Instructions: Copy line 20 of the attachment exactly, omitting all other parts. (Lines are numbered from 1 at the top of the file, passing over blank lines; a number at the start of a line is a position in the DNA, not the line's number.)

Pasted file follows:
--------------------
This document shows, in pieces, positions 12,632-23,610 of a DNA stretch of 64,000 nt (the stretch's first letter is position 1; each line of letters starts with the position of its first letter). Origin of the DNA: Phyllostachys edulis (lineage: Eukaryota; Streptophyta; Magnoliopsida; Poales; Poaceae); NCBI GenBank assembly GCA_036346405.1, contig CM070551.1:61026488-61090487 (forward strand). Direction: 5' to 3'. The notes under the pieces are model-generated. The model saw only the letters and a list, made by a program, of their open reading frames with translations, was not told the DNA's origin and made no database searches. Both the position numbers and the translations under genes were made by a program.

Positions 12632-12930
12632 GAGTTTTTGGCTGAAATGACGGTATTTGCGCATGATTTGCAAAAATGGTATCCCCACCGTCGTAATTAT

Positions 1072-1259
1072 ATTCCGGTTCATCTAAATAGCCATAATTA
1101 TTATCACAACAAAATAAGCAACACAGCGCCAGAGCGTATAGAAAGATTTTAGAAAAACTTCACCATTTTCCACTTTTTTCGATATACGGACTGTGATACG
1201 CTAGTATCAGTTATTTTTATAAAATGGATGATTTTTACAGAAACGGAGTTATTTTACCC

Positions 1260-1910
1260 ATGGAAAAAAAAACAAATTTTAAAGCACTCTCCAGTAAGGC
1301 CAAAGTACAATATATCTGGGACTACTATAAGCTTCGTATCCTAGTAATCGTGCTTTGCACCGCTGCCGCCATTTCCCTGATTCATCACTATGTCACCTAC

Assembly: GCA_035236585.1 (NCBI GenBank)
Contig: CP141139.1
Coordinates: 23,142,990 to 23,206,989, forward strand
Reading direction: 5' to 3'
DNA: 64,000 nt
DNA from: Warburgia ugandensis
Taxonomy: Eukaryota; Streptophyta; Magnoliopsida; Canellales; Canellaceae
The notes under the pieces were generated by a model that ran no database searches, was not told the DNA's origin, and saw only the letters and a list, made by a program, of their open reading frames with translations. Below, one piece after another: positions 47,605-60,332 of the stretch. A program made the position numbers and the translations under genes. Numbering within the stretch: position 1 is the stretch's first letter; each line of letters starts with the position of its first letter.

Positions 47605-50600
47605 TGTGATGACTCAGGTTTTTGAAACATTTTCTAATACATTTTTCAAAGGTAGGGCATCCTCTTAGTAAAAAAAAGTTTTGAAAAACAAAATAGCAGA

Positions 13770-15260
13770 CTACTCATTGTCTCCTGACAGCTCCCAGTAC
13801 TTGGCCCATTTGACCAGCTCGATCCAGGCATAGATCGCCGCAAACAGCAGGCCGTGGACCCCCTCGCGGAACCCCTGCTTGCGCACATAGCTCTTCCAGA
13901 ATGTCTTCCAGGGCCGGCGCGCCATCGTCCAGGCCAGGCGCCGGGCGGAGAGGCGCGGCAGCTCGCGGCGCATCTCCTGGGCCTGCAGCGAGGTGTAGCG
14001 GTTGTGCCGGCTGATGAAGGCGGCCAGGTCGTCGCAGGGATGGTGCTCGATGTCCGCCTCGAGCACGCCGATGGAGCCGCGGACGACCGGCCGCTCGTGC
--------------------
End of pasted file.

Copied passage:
47605 TGTGATGACTCAGGTTTTTGAAACATTTTCTAATACATTTTTCAAAGGTAGGGCATCCTCTTAGTAAAAAAAAGTTTTGAAAAACAAAATAGCAGA